Update: On Monday, May 15, 2023, Hilda Baci successfully cooked for 100 hours (with an hour-long break every 12 hours). Guinness World Records hasn’t officially confirmed it, but Nigerians have already crowned the chef a record-breaker, after surpassing Lata Tondon’s 88+ hour record and setting a new one.

Here’s what Hilda Baci shared with us just a week before she embarked on her viral cook-a-thon:

What goes into preparing to enter the Guinness Book of World Records?

A lot of work and a strong team. 

It took me five years to be ready for this attempt. The record I selected — the longest cooking marathon — had just been broken when I reached out to Guinness World Records in 2018, so they said I had to wait a couple of years first. 

How does one decide to beat a world record? Walk me through the stages of audacity

I was 21 when I first considered it seriously, but I didn’t have much of a platform. I was working 9-to-5 at a fashion retail company and didn’t have the resources to pull off such a huge project. 

But I’m quite ambitious. That’s how I got into acting, presenting cooking TV shows and a talent show — MTN Yello Star 2020 — while working full-time in my early 20s. I go after the biggest possible projects to challenge myself to be the great person I’ve dreamt of becoming. 

The Guinness World Record is something we heard and spoke about in awe as kids. It’s just one of those things that get brought up in schools once in a while. I’d always tell myself I’d do something to get myself in the book one day. 

As I got serious about my cooking career, I revisited that dream and thought, “Why don’t I try to achieve it this way?”

What was it like hosting your own cooking show on TV?

It was fun and rewarding, but also stressful trying to get guests on board. I had to reach out to and DM celebrities all the time and a lot of them would just not respond. But that helped me build my networking and communication skills. 

All my work experience before going full-time into my own business still helps me a lot. I worked almost round the clock cooking for a breakfast company for some years while I worked in TV, and that helps me handle my staff now. I’d wake up at 3 a.m. every day, running around between the two jobs and the market till late at night. It really brought out the hustler in me. I also met my current head of procurement at the breakfast company.

What challenges have you faced in your journey so far?

I’m still not taken seriously in the Nigerian food industry because I’m a young woman and unmarried. Many times, brands and the general audience don’t consider me a serious option because of the way I look. I want people to look beyond my appearance and know I put a lot of effort into my craft and business.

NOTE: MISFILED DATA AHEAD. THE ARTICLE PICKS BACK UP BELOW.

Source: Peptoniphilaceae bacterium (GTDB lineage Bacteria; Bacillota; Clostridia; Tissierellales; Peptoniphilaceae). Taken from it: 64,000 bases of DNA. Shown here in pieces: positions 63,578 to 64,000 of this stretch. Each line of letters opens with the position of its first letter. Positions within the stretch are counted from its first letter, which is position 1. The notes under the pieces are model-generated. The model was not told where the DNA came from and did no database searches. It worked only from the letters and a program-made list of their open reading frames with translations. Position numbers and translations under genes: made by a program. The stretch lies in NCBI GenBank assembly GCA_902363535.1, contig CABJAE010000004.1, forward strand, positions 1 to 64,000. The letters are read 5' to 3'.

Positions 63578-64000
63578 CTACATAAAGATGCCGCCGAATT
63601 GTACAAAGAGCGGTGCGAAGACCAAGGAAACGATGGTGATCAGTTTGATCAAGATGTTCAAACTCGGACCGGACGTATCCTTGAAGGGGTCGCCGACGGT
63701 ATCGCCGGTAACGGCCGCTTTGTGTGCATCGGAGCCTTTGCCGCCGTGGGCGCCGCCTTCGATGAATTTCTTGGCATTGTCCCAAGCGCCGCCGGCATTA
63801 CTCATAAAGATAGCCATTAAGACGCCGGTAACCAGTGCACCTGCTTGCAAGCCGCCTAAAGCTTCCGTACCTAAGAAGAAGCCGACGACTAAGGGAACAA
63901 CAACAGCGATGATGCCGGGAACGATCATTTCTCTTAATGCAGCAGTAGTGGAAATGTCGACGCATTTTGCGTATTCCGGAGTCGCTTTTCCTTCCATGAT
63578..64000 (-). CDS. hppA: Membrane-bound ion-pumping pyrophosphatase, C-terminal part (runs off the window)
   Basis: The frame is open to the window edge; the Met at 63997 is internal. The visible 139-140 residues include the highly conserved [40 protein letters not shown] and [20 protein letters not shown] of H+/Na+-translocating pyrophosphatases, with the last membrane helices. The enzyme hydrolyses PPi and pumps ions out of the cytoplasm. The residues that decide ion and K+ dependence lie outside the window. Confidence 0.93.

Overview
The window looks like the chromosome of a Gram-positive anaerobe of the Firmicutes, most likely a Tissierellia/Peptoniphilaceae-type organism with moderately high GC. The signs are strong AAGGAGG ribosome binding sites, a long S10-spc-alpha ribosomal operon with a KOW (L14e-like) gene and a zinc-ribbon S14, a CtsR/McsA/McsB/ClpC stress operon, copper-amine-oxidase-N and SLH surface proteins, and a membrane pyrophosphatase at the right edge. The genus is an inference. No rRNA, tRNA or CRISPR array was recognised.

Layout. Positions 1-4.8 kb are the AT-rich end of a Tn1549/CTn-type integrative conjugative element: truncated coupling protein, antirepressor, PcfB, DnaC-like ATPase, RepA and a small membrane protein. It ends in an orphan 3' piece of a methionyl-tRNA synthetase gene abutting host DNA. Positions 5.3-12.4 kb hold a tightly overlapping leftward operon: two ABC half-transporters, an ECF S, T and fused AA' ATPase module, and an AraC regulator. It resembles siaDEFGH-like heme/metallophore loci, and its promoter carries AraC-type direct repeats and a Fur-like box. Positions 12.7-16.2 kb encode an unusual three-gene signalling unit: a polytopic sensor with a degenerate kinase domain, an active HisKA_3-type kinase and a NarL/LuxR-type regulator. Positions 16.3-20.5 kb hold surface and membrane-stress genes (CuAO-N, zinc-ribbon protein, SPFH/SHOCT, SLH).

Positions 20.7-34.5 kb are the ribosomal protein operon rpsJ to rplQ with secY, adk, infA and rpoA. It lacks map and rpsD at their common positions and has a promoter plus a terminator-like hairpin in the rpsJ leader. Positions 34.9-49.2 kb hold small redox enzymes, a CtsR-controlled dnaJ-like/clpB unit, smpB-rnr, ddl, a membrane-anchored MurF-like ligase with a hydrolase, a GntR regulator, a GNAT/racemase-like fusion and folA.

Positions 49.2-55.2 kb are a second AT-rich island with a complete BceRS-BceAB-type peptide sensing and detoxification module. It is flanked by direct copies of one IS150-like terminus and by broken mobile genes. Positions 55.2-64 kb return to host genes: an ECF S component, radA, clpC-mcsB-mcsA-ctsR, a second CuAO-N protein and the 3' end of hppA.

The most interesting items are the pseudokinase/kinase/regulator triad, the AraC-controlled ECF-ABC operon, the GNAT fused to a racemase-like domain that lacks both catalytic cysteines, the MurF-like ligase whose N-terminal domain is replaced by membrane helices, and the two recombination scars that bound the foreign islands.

I want to be like Anthony Bourdain, a renowned chef who also established himself as a visionary in other creative fields: architecture, culture, fashion, journalism. I want people to respect me in that way. That’s part of why I want to break this record. At 21 though, it wasn’t God’s time yet because I didn’t have anyone who believed in the idea enough to help me plan it out. 

What changed this year?

Over the years, I’d discussed breaking the cooking marathon record with many people, including the owner of the TV station that aired my cooking show on DSTV. But I didn’t find the right person until I talked to Nowe Isibor, one of my former cooking students, in November 2022. And everything just clicked. 

She bought into it and brought the external ginger I needed. She became the project coordinator, building the team we now have around it.

Do you just write to Guinness that you’re ready to break a world record?

The Guinness World Records website is open to anyone from any country; there’s even a section for kids. After Nowe got on board, we went back to the website, filled out the form and submitted it for approval. I applied a couple of times before they approved because it’s similar to applying for a job or school admission; acceptance isn’t automatic. 

They eventually emailed us the guidelines and set up my dashboard. After my cook-a-thon, I’ll have to send them video evidence. Their team will assess and then update my dashboard to say I’d either broken the record or failed.

Source: Premium Times

To break the current record, you have to cook for four days. What’s the plan for that?

I’ll prepare about 80 recipes, but they’ll be repetitive. I could make Jollof six times in 24 hours. 80% of the recipes will be Nigerian cuisine. I’ll be making many different types of soups, porridge, rice and pasta. It’ll be a public event that people can RSVP to attend and eat as much as they can.